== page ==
Exploring Personality in Children with ASD: Correlations Between Observed, Self-Report, and Parent-Report Measures

Friday, May 13, 2016: 5:30 PM-7:00 PM
Hall A (Baltimore Convention Center)
A. R. Osuna1, D. Delgadillo1 and J. J. Wood2, (1)University of California, Los Angeles, Los Angeles, CA, (2)University of California Los Angeles, Los Angeles, CA
Background:  While personality is a widely accepted framework used to study behavior in typical populations, studying personality in those with ASD is a relatively novel focus. A few studies have indicated that adults self-report behaviors low in openness to experience and extraversion (Anckarsäter et al., 2006), and high in neuroticism (Kanai et al., 2011). In a parent-report study of children aged three to five years, Fortenberry et al. (2011) found that children with ASD scored lower in extraversion, conscientiousness, and openness to experience than those typically developing. There are two significant gaps in this literature. First, studies in this subfield have relied solely on parent- and self-report measures. Secondly, the subjects of ASD personality research are typically adults with the disorder. The present study addresses these gaps by looking at school-aged children and supplementing self- and parent-report measures with an observational approach.

Objectives:  The purpose of this study was to: 1) Test a novel observational approach to evaluating personality in children with ASD using the ADOS; and 2) Correlate observational scores, self-reports, and parent-reports of the child’s personality.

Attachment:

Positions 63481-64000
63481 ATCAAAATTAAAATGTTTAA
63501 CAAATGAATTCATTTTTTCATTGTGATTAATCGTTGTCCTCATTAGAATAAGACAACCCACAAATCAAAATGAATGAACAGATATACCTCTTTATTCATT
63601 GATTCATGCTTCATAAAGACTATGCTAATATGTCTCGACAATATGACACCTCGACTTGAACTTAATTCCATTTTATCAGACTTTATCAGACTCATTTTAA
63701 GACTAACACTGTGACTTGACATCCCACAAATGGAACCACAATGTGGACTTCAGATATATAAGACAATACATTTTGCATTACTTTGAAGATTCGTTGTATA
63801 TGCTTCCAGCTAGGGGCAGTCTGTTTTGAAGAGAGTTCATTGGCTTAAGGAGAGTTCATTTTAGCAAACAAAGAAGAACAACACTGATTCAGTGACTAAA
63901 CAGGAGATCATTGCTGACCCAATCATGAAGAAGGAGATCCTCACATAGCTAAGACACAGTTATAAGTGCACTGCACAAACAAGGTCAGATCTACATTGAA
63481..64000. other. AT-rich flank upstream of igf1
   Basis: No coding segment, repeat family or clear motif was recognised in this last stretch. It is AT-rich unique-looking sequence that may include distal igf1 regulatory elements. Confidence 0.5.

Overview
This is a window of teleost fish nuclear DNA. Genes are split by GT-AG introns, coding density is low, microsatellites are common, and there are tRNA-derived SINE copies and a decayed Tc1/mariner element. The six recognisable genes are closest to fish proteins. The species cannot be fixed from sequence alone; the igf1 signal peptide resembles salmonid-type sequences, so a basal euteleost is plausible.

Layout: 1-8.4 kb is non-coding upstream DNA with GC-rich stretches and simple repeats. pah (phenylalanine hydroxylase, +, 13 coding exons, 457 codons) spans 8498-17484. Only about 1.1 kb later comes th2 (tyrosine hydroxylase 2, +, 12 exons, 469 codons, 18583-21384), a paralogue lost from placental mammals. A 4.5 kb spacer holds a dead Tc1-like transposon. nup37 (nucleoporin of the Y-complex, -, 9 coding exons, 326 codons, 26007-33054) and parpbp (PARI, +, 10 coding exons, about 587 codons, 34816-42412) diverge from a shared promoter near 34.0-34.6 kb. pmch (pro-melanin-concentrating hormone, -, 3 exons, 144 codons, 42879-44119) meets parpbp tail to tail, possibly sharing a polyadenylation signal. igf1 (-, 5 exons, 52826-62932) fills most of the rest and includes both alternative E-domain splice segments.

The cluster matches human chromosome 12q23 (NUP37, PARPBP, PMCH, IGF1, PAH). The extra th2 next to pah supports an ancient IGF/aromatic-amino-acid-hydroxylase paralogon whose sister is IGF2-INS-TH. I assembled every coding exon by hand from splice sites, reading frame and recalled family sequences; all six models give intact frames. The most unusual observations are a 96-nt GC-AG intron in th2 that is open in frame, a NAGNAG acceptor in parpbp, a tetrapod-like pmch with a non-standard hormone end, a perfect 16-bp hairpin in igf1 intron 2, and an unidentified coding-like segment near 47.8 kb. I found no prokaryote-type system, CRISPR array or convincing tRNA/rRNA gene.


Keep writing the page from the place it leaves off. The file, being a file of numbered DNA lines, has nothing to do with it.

Methods:  The personalities of 43 school-aged children (6 to 13 years) with ASD were examined. Participants completed Module 3 of the ADOS, which was then assessed for personality using a novel observational personality coding scheme (OPS). The OPS looked at the following personality factors: openness to experience, conscientiousness, extraversion, agreeableness, neuroticism, and intelligence. Children self-reported personality using the Big Five Questionnaire for Children (BFQ-C), while parents rated their child’s personality using the Hierarchical Personality Inventory for children (HiPIC). 

Results:  Each of the six OPS personality factors consisted of four or five observable items that yielded reliable internal consistencies (α > .650). The OPS and HiPIC significantly correlated within the domains of extraversion and emotional stability, r(35) = .351, p < .05. Observed extraversion was significantly negatively correlated with agreeableness, r(35) = -.549, p < .01, and conscientiousness , r(35) = -.409, p < .05. Furthermore, observed openness to experience was significantly correlated with agreeableness, r(35) = -.423, p < .01 and observed conscientiousness was marginally significantly correlated with agreeableness , r(35) = -.316, p = .057. BFQ-C scores did not significantly correlate with any corresponding factor on the OPS or HiPIC.

Conclusions: Our results indicate that the ADOS may be a valuable source of information in regard to assessing the personality of children with ASD. Furthermore, discrepancies between measures on corresponding factors infer that it can be problematic to rely on a single questionnaire. Personality offers an additional lens of evaluating the heterogeneous behavior of children with ASD that is traditionally underutilized. Our forthcoming work will look at psychopathology scores in order to cross-validate the OPS measure. Future research should expand on this work and further explore the personality of individuals with ASD.